June 21, 2011
Minnesota, where the Reference Attorneys are located and where many of us have practiced, currently allows for the retainer of a lawyer by means of a nonrefundable retainer fee. In fact, here in Minnesota it’s not uncommon for solo practitioners, particularly those practicing in areas such as criminal defense or estate planning, to use such retainer agreements almost exclusively. Under the current writing of Minnesota Rules of Professional Conduct Rule 1.5:
All agreements for the advance payment of nonrefundable fees to secure a lawyer’s availability for a specific period of time or a specific service shall be reasonable in amount and clearly communicated in a writing signed by the client.
There is no requirement that the fee be held in a trust account, and if the client terminates the representation, often times that means forfeiture of the retainer as well.
Minnesota seems on par with other states in this respect. See, e.g., In re Connelly (2002) 203 Ariz. 413, 55 P.3d 756 (Ariz. 2002) (stating because a non-refundable flat fee reflects a balancing of the risk to both client and lawyer, a flat fee can be larger than the fee generated by hourly rates without being excessive under the rules of professional conduct under Ariz. R. Prof. Cond. Rule 1.5); FL ST BAR Rule 4-1.5. But see, CO ST RPC Rule 1.5 (“Nonrefundable fees and nonrefundable retainers are prohibited.”) (effective July 1, 2011); In re Stephens, 2006, 851 N.E.2d 1256 (Ind. 2006) (holding nonrefundable retainer provision of attorney’s malpractice employment agreement with client violated rule of professional conduct requiring that a lawyer’s fee be reasonable, as it locked client to attorney, thereby chilling client’s right to terminate the representation under Ind. R. Prof. Cond. Rule 1.5).
However the Minnesota Supreme Court recently opted to change language of Rule 1.5. Under the new wording:
A lawyer may charge a flat fee for specified legal services, which constitutes complete payment for those services and may be paid in whole or in part in advance of the lawyer providing the services. If agreed to in advance in a written fee agreement signed by the client, a flat fee shall be considered to be the lawyer’s property upon payment of the fee, subject to refund as described in Rule 1.5(b)(3). Such a written fee agreement shall notify the client:
(i) of the nature and scope of the services to be provided;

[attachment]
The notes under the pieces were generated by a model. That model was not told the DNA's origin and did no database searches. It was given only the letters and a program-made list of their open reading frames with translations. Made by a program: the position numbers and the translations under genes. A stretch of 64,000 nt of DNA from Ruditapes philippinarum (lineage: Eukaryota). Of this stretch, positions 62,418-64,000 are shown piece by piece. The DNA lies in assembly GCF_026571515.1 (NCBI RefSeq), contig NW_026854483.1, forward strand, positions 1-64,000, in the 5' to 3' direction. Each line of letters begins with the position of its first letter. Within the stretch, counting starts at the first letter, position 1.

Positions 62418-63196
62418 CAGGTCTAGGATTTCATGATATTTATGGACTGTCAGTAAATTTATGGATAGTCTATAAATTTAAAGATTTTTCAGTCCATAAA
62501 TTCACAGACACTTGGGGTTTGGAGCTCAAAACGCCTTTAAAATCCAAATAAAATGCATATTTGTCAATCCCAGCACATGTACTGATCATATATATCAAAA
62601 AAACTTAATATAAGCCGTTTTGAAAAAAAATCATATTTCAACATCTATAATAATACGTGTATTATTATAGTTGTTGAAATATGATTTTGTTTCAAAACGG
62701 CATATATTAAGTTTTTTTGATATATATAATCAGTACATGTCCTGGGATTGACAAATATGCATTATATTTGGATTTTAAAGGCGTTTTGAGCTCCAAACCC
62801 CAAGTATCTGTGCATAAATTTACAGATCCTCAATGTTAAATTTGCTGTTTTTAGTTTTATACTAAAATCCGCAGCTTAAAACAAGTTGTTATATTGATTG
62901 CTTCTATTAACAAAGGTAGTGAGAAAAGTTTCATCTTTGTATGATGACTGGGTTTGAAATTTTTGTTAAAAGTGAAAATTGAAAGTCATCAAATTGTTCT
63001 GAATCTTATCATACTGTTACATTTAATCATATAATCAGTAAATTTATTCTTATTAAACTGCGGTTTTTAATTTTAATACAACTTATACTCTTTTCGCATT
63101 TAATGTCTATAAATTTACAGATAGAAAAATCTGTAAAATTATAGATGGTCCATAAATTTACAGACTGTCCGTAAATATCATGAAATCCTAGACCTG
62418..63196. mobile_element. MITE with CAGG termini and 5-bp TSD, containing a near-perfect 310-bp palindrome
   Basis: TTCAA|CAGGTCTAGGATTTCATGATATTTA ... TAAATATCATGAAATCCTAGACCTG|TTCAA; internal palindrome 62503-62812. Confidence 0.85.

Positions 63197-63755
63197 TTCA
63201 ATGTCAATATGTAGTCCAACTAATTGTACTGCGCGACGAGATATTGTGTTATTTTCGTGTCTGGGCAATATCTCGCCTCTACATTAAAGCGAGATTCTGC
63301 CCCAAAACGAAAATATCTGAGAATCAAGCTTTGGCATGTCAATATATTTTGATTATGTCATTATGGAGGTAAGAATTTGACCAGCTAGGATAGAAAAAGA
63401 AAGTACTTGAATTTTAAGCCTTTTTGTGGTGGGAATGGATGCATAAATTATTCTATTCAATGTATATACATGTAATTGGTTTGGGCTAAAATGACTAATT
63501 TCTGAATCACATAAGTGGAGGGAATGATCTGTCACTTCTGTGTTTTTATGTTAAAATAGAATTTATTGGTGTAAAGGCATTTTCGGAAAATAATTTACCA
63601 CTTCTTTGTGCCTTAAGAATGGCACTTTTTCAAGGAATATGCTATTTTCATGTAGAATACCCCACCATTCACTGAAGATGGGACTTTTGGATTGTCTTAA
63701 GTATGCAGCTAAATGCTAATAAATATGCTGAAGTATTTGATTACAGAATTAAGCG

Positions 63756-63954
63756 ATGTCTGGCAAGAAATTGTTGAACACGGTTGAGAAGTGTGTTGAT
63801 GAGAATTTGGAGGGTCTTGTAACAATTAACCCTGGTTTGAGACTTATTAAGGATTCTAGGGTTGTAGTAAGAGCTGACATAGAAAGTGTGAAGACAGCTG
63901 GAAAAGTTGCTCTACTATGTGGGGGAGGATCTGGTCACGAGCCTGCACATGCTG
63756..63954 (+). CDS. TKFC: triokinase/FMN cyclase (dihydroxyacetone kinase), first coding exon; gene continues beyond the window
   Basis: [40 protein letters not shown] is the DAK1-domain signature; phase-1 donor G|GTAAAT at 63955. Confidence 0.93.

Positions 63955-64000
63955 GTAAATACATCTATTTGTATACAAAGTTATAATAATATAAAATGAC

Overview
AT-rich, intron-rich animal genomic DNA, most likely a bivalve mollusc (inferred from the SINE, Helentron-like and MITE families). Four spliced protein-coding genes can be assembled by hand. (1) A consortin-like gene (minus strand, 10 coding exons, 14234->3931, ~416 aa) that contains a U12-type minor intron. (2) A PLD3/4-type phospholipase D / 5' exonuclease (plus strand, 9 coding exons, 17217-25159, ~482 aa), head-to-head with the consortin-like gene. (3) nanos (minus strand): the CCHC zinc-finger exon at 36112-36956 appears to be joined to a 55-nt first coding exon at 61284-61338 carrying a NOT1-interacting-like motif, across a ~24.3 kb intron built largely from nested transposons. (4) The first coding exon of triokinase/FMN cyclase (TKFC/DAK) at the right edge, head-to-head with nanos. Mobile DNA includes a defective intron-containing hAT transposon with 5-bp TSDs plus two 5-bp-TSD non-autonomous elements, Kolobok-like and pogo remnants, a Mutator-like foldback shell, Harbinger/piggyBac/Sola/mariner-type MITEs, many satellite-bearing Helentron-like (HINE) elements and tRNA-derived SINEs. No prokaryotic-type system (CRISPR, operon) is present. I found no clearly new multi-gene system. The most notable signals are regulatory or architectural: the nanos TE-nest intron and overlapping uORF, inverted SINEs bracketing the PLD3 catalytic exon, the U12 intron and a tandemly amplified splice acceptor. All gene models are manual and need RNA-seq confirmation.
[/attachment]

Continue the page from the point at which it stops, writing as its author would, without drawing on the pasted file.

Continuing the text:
(ii) of the total amount of the fee and the terms of payment;
(iii) that the fee will not be held in a trust account until earned;
(iv) that the client has the right to terminate the client-lawyer relationship; and
(v) that the client will be entitled to a refund of all or a portion of the fee if the agreed-upon legal services are not provided.
. . . .
(3) Fee agreements may not describe any fee as nonrefundable or earned upon receipt but may describe the advance fee payment as the lawyer’s property subject to refund. Whenever a client has paid a flat fee . . . and the lawyer-client relationship is terminated before the fee is fully earned, the lawyer shall refund to the client the unearned portion of the fee. If a client disputes the amount of the fee that has been earned, the lawyer shall take reasonable and prompt action to resolve the dispute.
Minn. R. Prof. Cond. 1.5(b)(1) (effective July 1, 2011) as amended by MN ORDER 11-0005.
While not prohibiting nonrefundable language as expressly as Colorado, one can’t help but wonder if the de facto application of this amendment will have the same result.
Under the new language of the rule, the nonrefundable fee is considered “the lawyer’s property subject to refund.” The lawyer must return the unearned portion of the fee to the client if the relationship is terminated prior to the fee being fully earned. This is where things get tricky…
How exactly does one know when a fee has been fully earned? A typical flat-fee retainer would state a dollar amount for services to be performed, but not necessarily an hourly rate by which that would be computed. Seemingly, though, such an hourly arrangement would be the only way to determine if the attorney has earned the fee on a quantum meruit basis upon termination of the relationship.
As an illustration, if an attorney were to charge a flat, nonrefundable $2,000 retainer to represent a client in connection with a first-offense DWI, go into court for the initial appearance, get an offer for a diversionary program, and help his client enter a plea that day. How would that attorney be able to establish a right to the full amount of the retainer if no hourly amount had been agreed upon for the purposes of such calculation? And if that is the method of choice for the determination, is that not a de facto hourly retainer agreement, but with a cap on the amount the attorney can earn in the event the case proceeds to trial?
And then comes the issue of the impact on the lawyer’s accounting practices. Presumably many attorneys working on flat-fee arrangements treated a nonrefundable retainer as money in the bank. Literally. But now, as the rule specifies that it is the lawyer’s property subject to refund, would the prudent lawyer put the money in trust so as to avoid an accounting headache should a refund be necessary? Moreover, does the typical solo attorney used to working on flat fees have the facilities or business practices to track when a fee is earned so as to keep track of refunds?
Certainly this amendment to the rule raises some questions. It will be interesting to see how this plays out over the next few years as attorneys adapt.
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